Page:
Kirsanov, Semen Isaakovich

The following article is from The Great Soviet Encyclopedia (1979). It might be outdated or ideologically biased.

Kirsanov, Semen Isaakovich


Born Sept. 5 (18), 1906, in Odessa; died Dec. 10, 1972, in Moscow. Soviet Russian poet.

In 1925, Kirsanov, the son of a tailor, graduated from the department of philology at the Odessa Institute of People’s Education. His work was first published in 1922. Kirsanov met and became a follower of V. V. Mayakovsky in 1924. That same year he became a contributor to the journal Lef (The Left Front). His published works include the narrative poems The Five-year Plan (1931) and Your Poem (1937) and the collection Cape of Desire (1938). In the early 1930’s he began to write publicistic poetry, for example, the collections Lines of the Building Site (1930) and Verses in Combat Line (1932) and the narrative poems The Five-year Plan (1931) and Activists (1933).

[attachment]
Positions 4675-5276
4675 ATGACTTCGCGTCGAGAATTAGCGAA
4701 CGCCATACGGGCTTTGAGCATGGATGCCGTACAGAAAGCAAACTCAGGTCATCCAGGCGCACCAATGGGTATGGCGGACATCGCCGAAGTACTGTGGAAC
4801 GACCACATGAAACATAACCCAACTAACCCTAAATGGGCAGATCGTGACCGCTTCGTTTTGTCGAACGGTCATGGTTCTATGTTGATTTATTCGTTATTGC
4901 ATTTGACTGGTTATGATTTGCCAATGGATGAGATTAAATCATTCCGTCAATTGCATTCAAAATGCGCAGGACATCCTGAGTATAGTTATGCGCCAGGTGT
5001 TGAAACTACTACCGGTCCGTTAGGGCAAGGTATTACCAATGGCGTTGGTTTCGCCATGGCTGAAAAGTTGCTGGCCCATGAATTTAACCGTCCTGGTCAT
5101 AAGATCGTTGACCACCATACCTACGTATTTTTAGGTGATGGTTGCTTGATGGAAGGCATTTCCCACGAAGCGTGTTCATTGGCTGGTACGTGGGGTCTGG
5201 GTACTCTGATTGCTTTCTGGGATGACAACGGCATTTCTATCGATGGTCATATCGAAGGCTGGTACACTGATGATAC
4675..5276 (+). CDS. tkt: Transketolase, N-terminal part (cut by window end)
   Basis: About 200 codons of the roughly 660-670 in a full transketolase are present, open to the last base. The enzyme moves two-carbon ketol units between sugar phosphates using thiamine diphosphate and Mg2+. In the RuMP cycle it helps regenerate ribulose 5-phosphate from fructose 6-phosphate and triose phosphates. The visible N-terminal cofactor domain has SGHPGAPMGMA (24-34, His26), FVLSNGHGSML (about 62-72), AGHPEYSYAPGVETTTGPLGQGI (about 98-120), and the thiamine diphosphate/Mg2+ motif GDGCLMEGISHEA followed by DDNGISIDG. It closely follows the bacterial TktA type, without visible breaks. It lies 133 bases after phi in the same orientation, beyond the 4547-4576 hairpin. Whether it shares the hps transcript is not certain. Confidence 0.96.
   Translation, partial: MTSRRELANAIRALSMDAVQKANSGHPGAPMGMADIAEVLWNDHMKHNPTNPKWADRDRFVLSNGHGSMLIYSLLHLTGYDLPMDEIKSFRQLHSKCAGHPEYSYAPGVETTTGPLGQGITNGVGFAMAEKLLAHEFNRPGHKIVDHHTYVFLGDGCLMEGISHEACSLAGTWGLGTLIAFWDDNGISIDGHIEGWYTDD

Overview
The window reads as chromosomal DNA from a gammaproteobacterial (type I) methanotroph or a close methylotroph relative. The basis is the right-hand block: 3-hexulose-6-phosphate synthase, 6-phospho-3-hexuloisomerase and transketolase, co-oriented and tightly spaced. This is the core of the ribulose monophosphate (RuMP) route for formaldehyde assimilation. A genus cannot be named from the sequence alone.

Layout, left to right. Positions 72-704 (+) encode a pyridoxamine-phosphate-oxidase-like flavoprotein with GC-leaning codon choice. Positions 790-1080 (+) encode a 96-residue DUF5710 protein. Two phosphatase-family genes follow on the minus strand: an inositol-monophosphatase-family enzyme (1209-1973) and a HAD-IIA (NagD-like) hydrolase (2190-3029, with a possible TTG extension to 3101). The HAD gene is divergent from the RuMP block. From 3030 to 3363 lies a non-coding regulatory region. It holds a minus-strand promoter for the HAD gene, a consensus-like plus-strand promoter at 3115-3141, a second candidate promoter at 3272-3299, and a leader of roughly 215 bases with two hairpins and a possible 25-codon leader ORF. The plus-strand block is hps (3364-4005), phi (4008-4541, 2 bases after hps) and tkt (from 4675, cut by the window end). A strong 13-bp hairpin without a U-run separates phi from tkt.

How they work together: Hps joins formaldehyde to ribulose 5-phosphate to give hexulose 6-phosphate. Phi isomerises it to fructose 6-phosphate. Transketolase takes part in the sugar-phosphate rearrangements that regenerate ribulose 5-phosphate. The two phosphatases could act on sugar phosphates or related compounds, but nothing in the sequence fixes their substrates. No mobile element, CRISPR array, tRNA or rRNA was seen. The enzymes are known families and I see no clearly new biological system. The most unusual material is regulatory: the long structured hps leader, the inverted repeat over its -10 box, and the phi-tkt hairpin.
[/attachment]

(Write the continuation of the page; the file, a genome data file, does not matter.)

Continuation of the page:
During the Great Patriotic War of 1941–45, Kirsanov served as a correspondent for the army newspaper, headed the brigade that issued the posters Okna TASS (TASS Placards) and wrote the copy for the popular print The Secret Word of Foma Smyslov, an Experienced Russian Soldier. The major literary works of Kirsanov include the narrative poems on social, historical, and philosophical themes, such as Comrade Marx (1933), Cinderella (1935), The Night Before the New Century (1940), and The Seven Days of the Week (1956); the dramatic poem The Sky Above the Motherland; the narrative poems Edem (1962) and Aleksandr Matrosov (1946); and the novella in verse Makar Mazai (1947–50; State Prize of the USSR, 1951).

Kirsanov’s poetry is marked by rhythmic variation and verbal inventiveness. Over the years his poems became simpler in form, and lyrical and philosophical motifs predominated. Kirsanov reflected on his own vocation and on the relationship of the individual to society, history, and the universe. He was awarded the Order of Lenin, two other orders, and several medals.


Sobr. soch., vols. 1–2. Moscow, 1954.
Lirika: 1925–1962. Moscow, 1962.
Iskaniia: Stikhotvoreniia i poemy, 1923–1965. Moscow, 1967.
Zerkala [Stikhi], 1965–1968. Moscow, 1970.


Grinberg, I. “Sud’ba iskatelia.” Znamiia, 1967, no. 10.


The Great Soviet Encyclopedia, 3rd Edition (1970-1979). © 2010 The Gale Group, Inc. All rights reserved.